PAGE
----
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guess, a collection of essays. and i wanted to give myself a deadline because the problem is it's also nice in theory to be able to write a book, but getting it down on the page is a different story. so actually when i found out i was pregnant, i was like, okay i'm going to be giving birth in july. i have no idea how my life is going to change after that. i know i have six months so i'm going to try to write as much as possible. i put together a proposal. we signed on in june, and i had the baby in july. then it took two more years to write the book. >> did you always dream of writing a book? is there something about a book that feels important or special? >> yes. there is something satisfying about having an actual, you know, bound copy of a book of things that i wrote. it's also terrifying because you can't go back and change it. but i also sort of wanted to demonstrate to myself that i could do something other than act. i wanted to -- i did set it up i think as a challenge to myself but also i wanted it to be entertaining. >> you also talk about the fact
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that, you know, it's such a cliche, but in your case it's like one door closes and another opens. >> yeah. >> there was a job that you had desperately -- if you don't mind my saying. >> oh, no. >> would you mind telling us. >> the parks and recreation. >> yeah. >> i auditioned for "saturday night live." i did not get a part on "saturday night live," but the silver lining was that, you know, i guess to use a disgusting term, heat, i feel like when i auditioned for the show, my name was out there. so suddenly i started having meetings with like important agents and signing on with them. and one of these agents set me up for a meeting with greg daniels and mike shore who adapted the british version of "the office" to american television. i felt the meeting went well, and then a few months later i got called back for an audition. i didn't know at the time that it was for parks and recreation. i just knew it was for the new show they were working on. i had an audition. i thought it went fine.
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my manager called me a week later to tell me i had not gotten the part. i felt so crushed because i felt, oh, this was my big opportunity and nothing came of it. but, oh, well, you can lick your wounds for a day but then get on with it. a few months after that, there was a story line in "the office," where pam was going to work at the michael scott paper company for a few episodes. so they called me in to audition to be the temporary placement, and i got the part. then that part ended up being extended and stayed on for the rest of the series. >> oh, for god's sake. >> planking is one of those things where, hey, you either get it or you don't. and i don't. but i am so excited to be a part of it. >> i don't know what the lesson is there. i think it's to take any opportunity you have and hope that timing and luck is on your side because so much of it is just good luck.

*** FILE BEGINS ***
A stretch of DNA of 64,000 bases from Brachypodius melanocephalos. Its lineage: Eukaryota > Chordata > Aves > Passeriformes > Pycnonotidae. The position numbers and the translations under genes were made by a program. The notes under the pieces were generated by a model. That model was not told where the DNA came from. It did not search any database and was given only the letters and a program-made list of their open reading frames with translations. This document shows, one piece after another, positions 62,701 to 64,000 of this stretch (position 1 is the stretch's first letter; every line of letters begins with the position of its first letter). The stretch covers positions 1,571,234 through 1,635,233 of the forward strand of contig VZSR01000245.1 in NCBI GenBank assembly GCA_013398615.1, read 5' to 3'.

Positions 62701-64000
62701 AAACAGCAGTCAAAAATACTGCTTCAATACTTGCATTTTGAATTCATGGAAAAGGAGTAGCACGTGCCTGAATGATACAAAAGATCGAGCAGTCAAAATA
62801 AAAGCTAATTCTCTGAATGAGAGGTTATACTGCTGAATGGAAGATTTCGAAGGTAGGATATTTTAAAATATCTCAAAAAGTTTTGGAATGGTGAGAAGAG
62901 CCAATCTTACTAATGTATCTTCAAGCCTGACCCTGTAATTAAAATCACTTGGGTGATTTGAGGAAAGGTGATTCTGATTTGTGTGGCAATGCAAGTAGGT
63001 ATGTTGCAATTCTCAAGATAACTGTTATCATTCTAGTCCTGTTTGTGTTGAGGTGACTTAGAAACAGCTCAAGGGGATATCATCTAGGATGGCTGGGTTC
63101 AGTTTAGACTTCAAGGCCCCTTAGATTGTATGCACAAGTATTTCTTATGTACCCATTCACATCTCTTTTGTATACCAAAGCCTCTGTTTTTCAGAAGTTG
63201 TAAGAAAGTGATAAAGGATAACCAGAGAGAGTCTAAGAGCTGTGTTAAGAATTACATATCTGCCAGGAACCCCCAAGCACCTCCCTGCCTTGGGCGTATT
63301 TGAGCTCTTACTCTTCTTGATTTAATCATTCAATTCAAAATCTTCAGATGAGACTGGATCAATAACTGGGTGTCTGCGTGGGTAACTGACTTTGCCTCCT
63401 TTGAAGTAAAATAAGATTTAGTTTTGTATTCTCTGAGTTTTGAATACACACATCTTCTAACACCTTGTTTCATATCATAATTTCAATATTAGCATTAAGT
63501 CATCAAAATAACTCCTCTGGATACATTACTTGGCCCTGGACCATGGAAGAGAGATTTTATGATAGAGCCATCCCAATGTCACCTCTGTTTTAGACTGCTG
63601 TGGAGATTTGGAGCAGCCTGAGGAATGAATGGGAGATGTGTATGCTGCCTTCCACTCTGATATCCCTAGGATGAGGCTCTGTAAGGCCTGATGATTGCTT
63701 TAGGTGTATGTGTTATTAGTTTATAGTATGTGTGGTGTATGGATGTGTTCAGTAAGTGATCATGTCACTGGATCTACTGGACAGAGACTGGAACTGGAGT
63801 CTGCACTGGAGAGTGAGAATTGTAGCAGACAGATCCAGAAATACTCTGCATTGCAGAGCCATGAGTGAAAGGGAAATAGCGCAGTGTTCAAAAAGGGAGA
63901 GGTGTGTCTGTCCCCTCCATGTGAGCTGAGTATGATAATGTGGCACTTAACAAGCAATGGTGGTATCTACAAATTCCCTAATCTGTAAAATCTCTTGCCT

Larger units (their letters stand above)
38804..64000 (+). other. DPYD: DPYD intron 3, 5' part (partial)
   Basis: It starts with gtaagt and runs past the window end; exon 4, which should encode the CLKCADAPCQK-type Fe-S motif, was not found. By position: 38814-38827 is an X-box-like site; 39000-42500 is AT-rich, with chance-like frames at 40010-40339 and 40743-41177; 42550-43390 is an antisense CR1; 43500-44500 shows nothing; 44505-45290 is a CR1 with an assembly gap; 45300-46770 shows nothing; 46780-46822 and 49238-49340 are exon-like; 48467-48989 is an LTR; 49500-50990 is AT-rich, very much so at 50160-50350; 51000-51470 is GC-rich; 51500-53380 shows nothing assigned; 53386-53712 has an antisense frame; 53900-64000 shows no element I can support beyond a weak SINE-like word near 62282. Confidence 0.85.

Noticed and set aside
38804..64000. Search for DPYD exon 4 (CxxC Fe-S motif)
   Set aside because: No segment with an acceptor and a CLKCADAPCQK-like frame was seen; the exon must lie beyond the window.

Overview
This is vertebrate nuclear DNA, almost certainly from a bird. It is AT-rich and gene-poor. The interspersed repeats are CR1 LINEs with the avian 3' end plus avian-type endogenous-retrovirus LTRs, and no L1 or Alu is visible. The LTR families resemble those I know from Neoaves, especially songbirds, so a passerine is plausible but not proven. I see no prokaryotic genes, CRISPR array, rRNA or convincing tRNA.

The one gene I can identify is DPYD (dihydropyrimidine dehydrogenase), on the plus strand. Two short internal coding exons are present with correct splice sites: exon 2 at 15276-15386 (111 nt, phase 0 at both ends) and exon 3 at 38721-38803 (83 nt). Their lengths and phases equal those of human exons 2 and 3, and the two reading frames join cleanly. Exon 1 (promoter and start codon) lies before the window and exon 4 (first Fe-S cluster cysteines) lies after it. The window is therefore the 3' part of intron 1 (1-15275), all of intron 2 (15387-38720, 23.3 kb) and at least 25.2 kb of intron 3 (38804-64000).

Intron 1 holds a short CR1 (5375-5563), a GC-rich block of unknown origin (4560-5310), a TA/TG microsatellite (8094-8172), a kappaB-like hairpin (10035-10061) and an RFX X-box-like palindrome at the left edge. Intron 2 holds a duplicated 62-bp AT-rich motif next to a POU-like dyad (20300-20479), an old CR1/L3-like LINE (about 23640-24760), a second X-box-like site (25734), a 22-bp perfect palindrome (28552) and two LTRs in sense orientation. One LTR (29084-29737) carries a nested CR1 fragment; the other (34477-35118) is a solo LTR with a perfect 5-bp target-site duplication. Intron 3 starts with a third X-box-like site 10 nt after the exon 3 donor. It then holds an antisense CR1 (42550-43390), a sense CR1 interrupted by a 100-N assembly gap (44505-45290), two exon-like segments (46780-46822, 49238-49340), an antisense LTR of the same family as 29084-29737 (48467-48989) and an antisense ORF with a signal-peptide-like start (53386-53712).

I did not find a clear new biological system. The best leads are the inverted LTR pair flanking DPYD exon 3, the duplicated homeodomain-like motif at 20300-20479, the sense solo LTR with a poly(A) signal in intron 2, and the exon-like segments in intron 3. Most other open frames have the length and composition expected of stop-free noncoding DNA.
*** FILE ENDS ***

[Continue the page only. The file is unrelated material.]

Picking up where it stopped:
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>> i just think that's true in life for a lot of people, but in your field it's so particularly true. your character, for example, on "unbreakable kimmy schmidt" is kind of a really super hyped version of you. she's super optimistic. >> super hyped, yes. >> let's be honest, it's true. it's sort of an amped up version of myself. there is only so much you can do with most things in life, i guess. you try to have control, but what control do you really have? i don't know. >> you can either curl up in a ball and die, or you can stand up and say, we're different, and you can't break us. >> hey, red, you're making me wish i was those jeans. >> well, i wish i was your yellow hat. look out, new york. nothing can stop us now. >> why are you on your last season of kimmy schmidt? did you feel you've said all you have to say about her? i think a lot of us are still interested in her adventures.
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>> i love these characters. i love the story. i love their world. there is talk -- i don't have confirmation on this. there is talk there might be a movie for netflix. i hope that happens because it would be so wonderful to revisit these characters. i do feel like the creators and the studio and netflix felt like in this day and age, in like streaming times, you know, we had over 50 episodes of, you know, a long time in this day and age. i feel like we were so lucky to be with these characters -- it sounds like they're all dead. they're not all dead. but we were so lucky to be with these characters as long as we were, i personally hope we can do a movie so we can revisit them. but i think it was a wonderfully nice run with them. >> it's interesting to me that you -- again, this just might be your personality, you have an attitude of gratitude. but that you give credit to the people who gave you specific advice along the way. i notice you make a point of highlighting particularly women who gave you good advice or stood up for you or helped you
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with opportunities. there's this one scene. you remember you were writing about the fact that a minute on "the office," you dyed your hair darker because they wanted you to look different from another character and she also had red hair. mindy kaling said, you're a good sport. i wouldn't dye my hair. >> well, first of all, i adore mindy kaling. i think her voice is singular. i think what she does is incredible, and there really is no one like her. i think she's incredibly smart, and she had been -- you know, she was writing on the show from the beginning. so when i joined as a newer cast member, i did certainly feel like on my second day of shooting at their house -- you know, this is not my house. i'll dye my hair brown. i'll do whatever you say. this is my big break. i thought there was such wisdom in her response. it was, oh, i wouldn't dye my hair if they asked me to. and i thought, oh, that's an option. i didn't have to say yes. i thought that was very